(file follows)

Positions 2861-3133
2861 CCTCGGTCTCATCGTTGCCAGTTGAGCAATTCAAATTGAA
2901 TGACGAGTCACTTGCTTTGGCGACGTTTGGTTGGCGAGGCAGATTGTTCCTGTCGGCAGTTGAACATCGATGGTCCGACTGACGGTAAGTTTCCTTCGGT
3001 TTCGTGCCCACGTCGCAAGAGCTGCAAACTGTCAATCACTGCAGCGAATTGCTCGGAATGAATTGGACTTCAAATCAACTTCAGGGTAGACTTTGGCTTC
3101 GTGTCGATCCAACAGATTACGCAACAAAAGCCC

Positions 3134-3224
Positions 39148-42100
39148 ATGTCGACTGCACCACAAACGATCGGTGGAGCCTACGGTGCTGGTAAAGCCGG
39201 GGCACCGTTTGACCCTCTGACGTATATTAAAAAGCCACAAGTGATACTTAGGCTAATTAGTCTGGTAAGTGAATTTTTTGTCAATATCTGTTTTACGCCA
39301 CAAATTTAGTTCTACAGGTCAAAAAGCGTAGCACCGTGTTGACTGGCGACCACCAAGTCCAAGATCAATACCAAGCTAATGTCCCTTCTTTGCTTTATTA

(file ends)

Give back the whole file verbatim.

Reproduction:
Positions 2861-3133
2861 CCTCGGTCTCATCGTTGCCAGTTGAGCAATTCAAATTGAA
2901 TGACGAGTCACTTGCTTTGGCGACGTTTGGTTGGCGAGGCAGATTGTTCCTGTCGGCAGTTGAACATCGATGGTCCGACTGACGGTAAGTTTCCTTCGGT
3001 TTCGTGCCCACGTCGCAAGAGCTGCAAACTGTCAATCACTGCAGCGAATTGCTCGGAATGAATTGGACTTCAAATCAACTTCAGGGTAGACTTTGGCTTC
3101 GTGTCGATCCAACAGATTACGCAACAAAAGCCC

Positions 3134-3224
Positions 39148-42100
39148 ATGTCGACTGCACCACAAACGATCGGTGGAGCCTACGGTGCTGGTAAAGCCGG
39201 GGCACCGTTTGACCCTCTGACGTATATTAAAAAGCCACAAGTGATACTTAGGCTAATTAGTCTGGTAAGTGAATTTTTTGTCAATATCTGTTTTACGCCA
39301 CAAATTTAGTTCTACAGGTCAAAAAGCGTAGCACCGTGTTGACTGGCGACCACCAAGTCCAAGATCAATACCAAGCTAATGTCCCTTCTTTGCTTTATTA